MRO is growing in many sectors, especially in aviation. For independent service organizations, a digital MRO system is way to improve competitiveness and profitability. For manufacturers, it can be an opportunity to generate revenue long after a product has been initially sold. It can also build trust among the customer base, showing your commitment to lifecycle support. 

  • Support continuous improvement 

A digital MRO system can be an important part of a continuous improvement program. It provides a feedback loop with design and manufacturing, so products and processes can be improved based on real-world data from the field.  

  • Increase operational agility 

Repair of complex equipment and parts can be unpredictable. You never know when a job is going to go off plan. When that happens, Solumina MRO makes it easy to adjust the work scope, route it for approval with customers, and take care of all the “paperwork”, while at the same time keeping built-in document traceability and verification. 

Organizations these days are focusing on digital investments that offer clear and measurable value, and MRO fulfills that requirement. For many in the manufacturing and servicing industry, a digitalized MRO solution can make a big difference in profitability, competitiveness, and customer relations. If MRO isn’t in your digital transformation plans, you could be overlooking an important opportunity. 

Learn more about Solumina MRO in this introductory video.

Why integrating MES and PLM should be at the top of your to-do list

We tend to think of digital transformation in terms of large, sweeping reforms, but sometimes it helps to think in more concrete terms. That’s because there are often practical, specific steps that manufacturers can take now to improve operations, even apart from the advantages of larger transformation initiatives.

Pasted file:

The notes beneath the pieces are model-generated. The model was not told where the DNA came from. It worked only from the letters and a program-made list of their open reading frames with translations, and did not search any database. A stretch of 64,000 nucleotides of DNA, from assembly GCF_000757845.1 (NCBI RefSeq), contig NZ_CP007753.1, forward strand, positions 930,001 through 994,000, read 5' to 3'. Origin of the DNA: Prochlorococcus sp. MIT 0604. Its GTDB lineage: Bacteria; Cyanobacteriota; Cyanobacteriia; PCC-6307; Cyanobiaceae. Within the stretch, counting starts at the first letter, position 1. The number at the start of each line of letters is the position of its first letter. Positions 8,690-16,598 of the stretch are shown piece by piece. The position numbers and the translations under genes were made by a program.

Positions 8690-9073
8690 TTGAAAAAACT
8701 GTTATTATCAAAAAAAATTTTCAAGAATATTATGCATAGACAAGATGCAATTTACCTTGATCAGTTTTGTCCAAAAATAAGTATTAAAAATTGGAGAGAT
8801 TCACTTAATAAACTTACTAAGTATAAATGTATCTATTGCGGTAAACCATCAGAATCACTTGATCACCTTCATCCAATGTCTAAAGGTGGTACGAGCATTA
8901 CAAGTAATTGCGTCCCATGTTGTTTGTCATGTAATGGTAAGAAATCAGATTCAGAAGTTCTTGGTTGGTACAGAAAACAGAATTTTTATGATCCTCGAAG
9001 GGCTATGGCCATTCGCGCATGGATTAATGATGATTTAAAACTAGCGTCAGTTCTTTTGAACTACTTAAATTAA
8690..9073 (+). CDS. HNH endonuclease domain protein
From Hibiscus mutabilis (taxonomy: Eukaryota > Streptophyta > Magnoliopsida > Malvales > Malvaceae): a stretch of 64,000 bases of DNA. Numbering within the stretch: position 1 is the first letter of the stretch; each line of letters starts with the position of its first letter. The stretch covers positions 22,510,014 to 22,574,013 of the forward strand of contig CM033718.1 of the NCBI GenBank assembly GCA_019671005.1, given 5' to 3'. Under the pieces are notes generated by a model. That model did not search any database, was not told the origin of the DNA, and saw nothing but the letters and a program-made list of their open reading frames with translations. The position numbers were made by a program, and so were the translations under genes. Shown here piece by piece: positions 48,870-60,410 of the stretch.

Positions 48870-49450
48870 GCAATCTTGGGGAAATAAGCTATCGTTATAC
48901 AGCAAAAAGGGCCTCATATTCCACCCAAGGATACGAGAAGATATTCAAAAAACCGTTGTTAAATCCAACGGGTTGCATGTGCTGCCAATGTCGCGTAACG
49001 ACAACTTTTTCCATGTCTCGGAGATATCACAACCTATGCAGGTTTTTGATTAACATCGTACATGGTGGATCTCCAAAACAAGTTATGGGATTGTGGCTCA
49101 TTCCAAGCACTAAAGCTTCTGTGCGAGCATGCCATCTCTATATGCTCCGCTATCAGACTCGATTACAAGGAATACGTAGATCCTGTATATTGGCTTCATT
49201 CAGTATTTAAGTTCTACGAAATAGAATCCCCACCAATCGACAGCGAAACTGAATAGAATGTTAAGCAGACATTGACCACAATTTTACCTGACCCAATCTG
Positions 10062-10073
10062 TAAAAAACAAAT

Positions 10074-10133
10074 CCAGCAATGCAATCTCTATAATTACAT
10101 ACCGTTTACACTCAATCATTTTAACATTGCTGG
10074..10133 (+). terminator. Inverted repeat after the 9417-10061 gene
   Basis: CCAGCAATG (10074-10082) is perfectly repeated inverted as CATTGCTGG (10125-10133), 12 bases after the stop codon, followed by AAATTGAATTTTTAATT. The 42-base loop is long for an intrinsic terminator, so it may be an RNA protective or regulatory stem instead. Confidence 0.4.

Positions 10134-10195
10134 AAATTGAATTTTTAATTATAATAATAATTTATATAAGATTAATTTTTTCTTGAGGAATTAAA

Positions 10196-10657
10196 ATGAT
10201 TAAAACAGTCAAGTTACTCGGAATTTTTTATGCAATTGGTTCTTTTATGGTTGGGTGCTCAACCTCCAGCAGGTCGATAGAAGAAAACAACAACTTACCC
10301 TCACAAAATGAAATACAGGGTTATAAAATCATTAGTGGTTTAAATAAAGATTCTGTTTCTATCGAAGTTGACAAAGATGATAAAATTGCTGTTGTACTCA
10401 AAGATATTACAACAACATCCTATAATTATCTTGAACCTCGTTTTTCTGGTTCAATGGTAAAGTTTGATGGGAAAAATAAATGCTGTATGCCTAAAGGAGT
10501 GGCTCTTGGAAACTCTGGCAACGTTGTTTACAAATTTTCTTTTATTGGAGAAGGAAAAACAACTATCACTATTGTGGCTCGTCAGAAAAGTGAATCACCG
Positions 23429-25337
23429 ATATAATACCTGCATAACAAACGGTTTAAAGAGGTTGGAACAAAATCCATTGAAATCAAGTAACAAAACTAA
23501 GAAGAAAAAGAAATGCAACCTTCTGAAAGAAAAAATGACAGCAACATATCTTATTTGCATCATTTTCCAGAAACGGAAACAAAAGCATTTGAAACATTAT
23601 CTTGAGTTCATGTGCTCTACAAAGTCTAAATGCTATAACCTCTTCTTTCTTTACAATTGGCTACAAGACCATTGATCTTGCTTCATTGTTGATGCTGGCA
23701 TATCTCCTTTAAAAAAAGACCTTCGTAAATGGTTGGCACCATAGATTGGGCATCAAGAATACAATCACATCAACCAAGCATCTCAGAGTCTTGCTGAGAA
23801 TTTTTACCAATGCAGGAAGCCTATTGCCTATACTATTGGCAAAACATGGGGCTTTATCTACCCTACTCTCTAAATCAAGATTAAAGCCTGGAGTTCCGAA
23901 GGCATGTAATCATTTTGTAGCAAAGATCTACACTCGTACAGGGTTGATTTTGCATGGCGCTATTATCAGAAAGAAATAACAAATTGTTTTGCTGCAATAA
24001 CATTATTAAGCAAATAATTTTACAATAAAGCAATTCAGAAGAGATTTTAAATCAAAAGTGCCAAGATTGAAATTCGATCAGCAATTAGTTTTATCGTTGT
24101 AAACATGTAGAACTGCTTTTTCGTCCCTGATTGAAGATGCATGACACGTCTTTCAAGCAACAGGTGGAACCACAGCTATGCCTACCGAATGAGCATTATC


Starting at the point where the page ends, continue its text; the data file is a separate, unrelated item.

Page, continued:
One such step that should be high on every manufacturer’s list is the integration of Product Lifecycle Management (PLM) and Manufacturing Execution Systems (MES). There are good reasons to integrate these systems even without further transformation plans. The fact that PLM-MES integration is a key building block on the way to digital threads and smart factories is a great bonus.

Let’s take a brief look at why this step is so important, and then we’ll see how it can lead to even bigger things.

At the center of manufacturing

Along with ERP and PLM, MES forms the digital backbone of a manufacturer’s business, executing real-time operations on the shop floor. Yet in many companies today, information between PLM and MES is still being transferred manually. There may be some connectivity, but it is typically limited to the essential integration points.

One reason that integration has been so challenging is the sheer number of connections where data should be moving. The accompanying chart illustrates the point well. If anything, it leaves out some possible connections. Note how all three enterprise systems interact repeatedly throughout the planning, execution, and accounting process.

Manual data transfer can’t possibly keep up with all of this activity, and so valuable information gets lost or wasted. Not to mention the problem of lost time and human error. Maybe most importantly, siloed data is not dynamic and never can be. Without MES integration, PLM is basically an event log—able to tell you what happened, but not able to help you in real time.